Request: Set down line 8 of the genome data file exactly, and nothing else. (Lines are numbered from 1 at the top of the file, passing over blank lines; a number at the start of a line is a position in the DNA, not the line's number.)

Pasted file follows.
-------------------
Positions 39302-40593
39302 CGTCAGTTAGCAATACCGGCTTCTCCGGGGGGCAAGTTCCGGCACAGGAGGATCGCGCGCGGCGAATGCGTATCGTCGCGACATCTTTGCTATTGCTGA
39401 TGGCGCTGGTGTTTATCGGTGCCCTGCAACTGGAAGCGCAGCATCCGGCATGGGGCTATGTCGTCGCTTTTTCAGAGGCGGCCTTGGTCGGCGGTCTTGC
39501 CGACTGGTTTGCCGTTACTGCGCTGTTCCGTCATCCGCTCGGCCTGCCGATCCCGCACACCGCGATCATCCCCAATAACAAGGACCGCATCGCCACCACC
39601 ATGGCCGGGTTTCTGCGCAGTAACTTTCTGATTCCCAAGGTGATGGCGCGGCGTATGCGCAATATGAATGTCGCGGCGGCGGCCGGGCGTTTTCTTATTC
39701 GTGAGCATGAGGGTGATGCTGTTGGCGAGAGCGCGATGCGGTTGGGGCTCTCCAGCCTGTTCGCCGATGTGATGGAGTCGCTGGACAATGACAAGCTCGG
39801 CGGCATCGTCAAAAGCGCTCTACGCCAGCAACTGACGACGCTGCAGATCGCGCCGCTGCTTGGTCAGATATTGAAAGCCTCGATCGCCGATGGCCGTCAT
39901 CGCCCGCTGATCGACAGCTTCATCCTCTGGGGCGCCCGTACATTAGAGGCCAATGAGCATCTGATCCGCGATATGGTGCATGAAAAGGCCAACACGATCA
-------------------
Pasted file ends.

39901 CGCCCGCTGATCGACAGCTTCATCCTCTGGGGCGCCCGTACATTAGAGGCCAATGAGCATCTGATCCGCGATATGGTGCATGAAAAGGCCAACACGATCA